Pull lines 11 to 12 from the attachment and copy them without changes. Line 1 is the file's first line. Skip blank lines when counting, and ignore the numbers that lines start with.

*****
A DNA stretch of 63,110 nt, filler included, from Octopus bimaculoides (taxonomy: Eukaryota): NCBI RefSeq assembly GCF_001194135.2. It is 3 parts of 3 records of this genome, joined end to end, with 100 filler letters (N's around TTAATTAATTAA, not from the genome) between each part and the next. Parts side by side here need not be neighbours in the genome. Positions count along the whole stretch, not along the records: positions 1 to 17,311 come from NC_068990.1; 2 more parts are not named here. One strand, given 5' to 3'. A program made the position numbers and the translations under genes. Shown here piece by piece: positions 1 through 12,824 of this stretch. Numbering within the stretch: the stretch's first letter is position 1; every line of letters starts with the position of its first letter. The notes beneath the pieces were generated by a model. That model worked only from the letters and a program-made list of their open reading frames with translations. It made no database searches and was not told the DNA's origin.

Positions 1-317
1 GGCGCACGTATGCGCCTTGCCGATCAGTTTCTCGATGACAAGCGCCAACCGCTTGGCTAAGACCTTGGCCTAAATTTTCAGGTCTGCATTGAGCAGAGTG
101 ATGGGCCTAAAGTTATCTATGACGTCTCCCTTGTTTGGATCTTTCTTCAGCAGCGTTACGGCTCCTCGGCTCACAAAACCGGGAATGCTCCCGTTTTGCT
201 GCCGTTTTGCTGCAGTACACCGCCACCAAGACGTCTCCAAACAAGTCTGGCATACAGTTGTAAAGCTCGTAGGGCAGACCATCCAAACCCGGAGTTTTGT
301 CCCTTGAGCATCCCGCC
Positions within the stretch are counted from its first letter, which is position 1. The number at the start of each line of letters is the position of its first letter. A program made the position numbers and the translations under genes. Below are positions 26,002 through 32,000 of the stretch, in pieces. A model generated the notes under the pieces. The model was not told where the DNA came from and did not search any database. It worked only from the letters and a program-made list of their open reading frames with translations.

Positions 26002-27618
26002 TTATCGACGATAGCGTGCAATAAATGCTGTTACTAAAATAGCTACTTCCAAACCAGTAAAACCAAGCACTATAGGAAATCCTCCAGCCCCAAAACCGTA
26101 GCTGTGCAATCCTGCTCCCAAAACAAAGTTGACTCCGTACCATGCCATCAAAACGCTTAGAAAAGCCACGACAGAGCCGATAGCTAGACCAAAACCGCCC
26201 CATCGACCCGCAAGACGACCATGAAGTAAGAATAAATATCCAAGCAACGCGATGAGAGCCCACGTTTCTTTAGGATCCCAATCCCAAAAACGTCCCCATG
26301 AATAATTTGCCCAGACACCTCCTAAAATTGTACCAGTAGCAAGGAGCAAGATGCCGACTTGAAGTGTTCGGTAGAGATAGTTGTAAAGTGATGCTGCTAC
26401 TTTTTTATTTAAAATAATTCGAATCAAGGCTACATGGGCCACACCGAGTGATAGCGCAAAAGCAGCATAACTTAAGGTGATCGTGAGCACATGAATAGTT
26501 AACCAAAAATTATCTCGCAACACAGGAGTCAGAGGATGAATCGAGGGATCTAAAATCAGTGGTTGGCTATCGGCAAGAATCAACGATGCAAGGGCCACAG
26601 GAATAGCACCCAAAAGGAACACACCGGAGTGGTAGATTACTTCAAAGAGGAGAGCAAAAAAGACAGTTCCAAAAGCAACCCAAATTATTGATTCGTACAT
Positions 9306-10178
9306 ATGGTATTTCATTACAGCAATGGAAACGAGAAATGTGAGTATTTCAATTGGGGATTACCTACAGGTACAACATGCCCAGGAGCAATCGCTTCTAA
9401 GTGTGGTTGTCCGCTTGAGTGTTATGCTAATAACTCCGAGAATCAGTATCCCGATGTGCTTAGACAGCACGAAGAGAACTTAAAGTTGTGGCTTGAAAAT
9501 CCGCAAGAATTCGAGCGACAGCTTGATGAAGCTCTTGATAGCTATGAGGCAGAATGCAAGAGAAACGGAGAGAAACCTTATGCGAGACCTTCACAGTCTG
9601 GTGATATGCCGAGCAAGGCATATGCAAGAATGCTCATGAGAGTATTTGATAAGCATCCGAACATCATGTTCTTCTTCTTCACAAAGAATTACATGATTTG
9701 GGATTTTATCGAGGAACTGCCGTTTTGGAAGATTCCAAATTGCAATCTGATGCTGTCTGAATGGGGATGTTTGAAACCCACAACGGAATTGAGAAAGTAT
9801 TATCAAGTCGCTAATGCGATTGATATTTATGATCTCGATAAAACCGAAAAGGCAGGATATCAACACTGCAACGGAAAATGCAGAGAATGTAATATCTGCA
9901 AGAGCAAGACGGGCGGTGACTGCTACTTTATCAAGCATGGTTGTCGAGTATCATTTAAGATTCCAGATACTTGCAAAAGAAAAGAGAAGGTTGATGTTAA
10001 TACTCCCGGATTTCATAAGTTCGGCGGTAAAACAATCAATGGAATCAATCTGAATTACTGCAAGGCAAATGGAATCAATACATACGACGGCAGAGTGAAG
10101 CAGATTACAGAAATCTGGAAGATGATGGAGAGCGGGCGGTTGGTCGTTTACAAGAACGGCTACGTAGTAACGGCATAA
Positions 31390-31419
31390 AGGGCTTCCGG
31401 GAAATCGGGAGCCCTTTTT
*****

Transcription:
26201 CATCGACCCGCAAGACGACCATGAAGTAAGAATAAATATCCAAGCAACGCGATGAGAGCCCACGTTTCTTTAGGATCCCAATCCCAAAAACGTCCCCATG
26301 AATAATTTGCCCAGACACCTCCTAAAATTGTACCAGTAGCAAGGAGCAAGATGCCGACTTGAAGTGTTCGGTAGAGATAGTTGTAAAGTGATGCTGCTAC